Pad 19 has a backing sheet 21, comprised of cardboard, paper, plastic, or other suitable material and located at the back surface of pad 19, below the stack of shopping list sheets 10. As shown in FIG. 6, pad 19 also has a magnetic strip 22 located on the back surface of backing sheet 21, in order that pad 19 can be releasably attached to a magnetically attractable surface such as a refrigerator door or metal cabinet.
Thus the reader will see that this invention provides a very useful shopping aid, comprised of an individual shopping list sheet that can be easily bound into a pad of such sheets and attached to a convenient surface. When the shopping list is complete, the shopping list sheet is simply peeled from the pad and converted into an integrated shopping list and coupon folder.
While the above descriptions contain many specificities, these shall not be construed as limitations on the scope of the invention, but rather as exemplifications of embodiments thereof. Many other variations are possible. Examples of just a few of the possible variations follow:
The shopping list can also be divided horizontally, and thus the fold line would extend transversely across the width dimension of the shopping list sheet. In this embodiment the tacky adhesive areas would be located differently than in the main embodiment—i.e., one tacky adhesive area would extend along a side edge of the back of the sheet, rather than along the bottom edge, and two tacky areas would extend partially across the top and bottom edges, rather than partially along the side edges.
The adhesive areas can be located differently—for example, one tacky adhesive area could be located across the top of the back of the sheet, rather than the bottom, and additional tacky areas could be located along the upper portions of the side edges, rather than the lower portions. This adhesive configuration could be used with a vertical fold line, and would eliminate the need for an additional binding. The sheets would simply be bound together by the tacky adhesive areas on the back of one sheet releasably adhering to the front of the next sheet in the pad.
The main embodiment comprises a bottom tacky strip that extends across the entire bottom of the back of the shopping list sheet, and two side tacky strips that seal against each other. Alternatively, however, the bottom tacky strip can extend across just half of the bottom of the shopping list sheet, and just one side tacky strip can be employed. In this alternative embodiment, each tacky area would not seal against another tacky area, but rather against plain paper. As long as the sealing strength against plain paper were sufficient, this would have the advantage of saving on adhesive costs. In addition, the side tacky strips can be eliminated, so that the completed coupon folder is sealed on two sides—along the fold line, and by the bottom tacky strip. Tacky strips can also be employed at both the bottom and top, without side tacky strips, such that the completed coupon folder is sealed on three sides—along the fold line, and at the top and bottom. Further, the side tacky strips can extend up the sides of the back of the shopping list sheet to a greater or lesser degree than shown in the main embodiment.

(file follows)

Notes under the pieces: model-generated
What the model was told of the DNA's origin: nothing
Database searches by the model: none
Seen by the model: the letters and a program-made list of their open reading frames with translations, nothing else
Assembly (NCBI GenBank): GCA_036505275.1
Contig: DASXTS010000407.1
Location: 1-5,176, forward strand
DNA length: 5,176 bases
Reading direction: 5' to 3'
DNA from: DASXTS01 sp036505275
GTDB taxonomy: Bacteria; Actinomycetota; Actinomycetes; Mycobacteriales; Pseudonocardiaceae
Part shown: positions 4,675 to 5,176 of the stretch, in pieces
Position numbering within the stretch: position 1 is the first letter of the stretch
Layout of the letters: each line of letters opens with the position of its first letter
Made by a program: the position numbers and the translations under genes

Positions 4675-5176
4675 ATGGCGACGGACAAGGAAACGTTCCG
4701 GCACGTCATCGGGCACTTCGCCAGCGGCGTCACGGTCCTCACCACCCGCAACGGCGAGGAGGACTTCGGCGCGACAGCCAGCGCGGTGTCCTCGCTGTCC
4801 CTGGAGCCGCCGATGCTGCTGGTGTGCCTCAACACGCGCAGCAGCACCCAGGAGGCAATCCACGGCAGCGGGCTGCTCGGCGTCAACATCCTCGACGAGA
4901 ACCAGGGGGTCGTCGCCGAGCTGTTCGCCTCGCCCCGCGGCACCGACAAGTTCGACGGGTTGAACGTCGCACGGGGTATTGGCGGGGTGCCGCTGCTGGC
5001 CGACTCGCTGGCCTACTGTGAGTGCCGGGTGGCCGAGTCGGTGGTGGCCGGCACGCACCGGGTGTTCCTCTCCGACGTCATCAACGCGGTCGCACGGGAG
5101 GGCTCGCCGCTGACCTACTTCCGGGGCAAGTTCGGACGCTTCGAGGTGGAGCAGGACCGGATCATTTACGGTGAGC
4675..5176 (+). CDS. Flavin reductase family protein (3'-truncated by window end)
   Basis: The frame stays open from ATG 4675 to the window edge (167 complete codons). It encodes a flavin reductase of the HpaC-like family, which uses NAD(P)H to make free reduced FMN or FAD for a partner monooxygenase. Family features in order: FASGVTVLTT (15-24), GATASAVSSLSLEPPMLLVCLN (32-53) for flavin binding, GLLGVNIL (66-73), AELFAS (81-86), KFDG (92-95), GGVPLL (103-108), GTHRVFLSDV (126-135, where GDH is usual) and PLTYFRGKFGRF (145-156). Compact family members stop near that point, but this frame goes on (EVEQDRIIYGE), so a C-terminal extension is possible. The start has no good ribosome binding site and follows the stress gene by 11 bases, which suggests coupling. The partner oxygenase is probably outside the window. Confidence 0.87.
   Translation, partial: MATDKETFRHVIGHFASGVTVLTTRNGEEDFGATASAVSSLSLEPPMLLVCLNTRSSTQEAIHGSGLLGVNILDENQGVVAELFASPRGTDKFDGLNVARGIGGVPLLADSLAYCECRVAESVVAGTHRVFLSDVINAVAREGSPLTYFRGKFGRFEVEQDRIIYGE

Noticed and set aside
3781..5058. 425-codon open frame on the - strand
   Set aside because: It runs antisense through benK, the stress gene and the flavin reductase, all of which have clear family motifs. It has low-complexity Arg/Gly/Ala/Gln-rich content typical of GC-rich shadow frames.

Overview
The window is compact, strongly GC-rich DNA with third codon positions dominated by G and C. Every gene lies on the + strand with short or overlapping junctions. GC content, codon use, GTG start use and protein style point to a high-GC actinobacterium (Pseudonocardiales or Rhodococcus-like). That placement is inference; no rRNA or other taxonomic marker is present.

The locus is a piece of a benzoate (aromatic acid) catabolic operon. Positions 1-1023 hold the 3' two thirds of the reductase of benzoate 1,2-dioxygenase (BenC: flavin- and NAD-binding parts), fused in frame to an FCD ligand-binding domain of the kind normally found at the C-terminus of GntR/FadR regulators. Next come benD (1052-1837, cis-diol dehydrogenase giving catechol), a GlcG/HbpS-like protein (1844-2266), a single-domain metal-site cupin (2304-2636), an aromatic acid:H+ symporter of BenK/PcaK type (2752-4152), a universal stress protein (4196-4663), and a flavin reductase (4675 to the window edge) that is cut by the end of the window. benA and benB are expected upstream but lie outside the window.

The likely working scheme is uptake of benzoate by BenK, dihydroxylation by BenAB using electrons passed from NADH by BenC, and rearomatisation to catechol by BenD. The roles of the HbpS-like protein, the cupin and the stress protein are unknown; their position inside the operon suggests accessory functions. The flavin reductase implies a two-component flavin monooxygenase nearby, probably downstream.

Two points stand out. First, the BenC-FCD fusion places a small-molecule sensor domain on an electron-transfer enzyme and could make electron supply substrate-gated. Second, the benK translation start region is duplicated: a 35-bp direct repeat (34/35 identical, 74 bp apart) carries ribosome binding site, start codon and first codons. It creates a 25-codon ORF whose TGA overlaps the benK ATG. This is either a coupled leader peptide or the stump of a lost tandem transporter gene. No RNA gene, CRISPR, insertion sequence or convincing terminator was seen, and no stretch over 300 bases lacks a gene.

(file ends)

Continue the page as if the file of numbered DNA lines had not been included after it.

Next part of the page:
The adhesive used for the adhesive areas can alternatively be a wettable adhesive, rather than the tacky adhesive described in the main embodiment. In addition, the adhesive areas can be of the type that is covered with paper or plastic strips until use. The cover strips would be peeled off to expose the adhesive surface.
The magnetic element on the pad backing can be of a shape different than the strip shown in the main embodiment, or it can be located differently on the pad backing. Both the magnetic element and the pad backing are not absolutely necessary, and can be eliminated.
The fold line can be perforated or non-perforated.
Accordingly, the scope of the invention should be determined not by the embodiments illustrated, but by the appended claims and their legal equivalents.
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|U.S. Classification||283/116, 281/31, 40/124.09, 229/92.8, 40/359, 229/75, 281/DIG.1, 229/74, 40/661.08, 40/661.06, 229/72, 40/594, 40/124.11, 402/79, 40/630, 402/503, 281/29, 40/638, 40/776, 283/51, 283/115, 40/775, 281/45, 40/661.09, 40/654.01, 281/37, 283/61|
|Cooperative Classification||Y10S281/01, Y10S402/503, B42D15/0053, B42D15/00|
|European Classification||B42D15/00F, B42D15/00|
|May 30, 2007||REMI||Maintenance fee reminder mailed|
|Nov 11, 2007||LAPS||Lapse for failure to pay maintenance fees|
|Jan 1, 2008||FP||Expired due to failure to pay maintenance fee|
Effective date: 20071111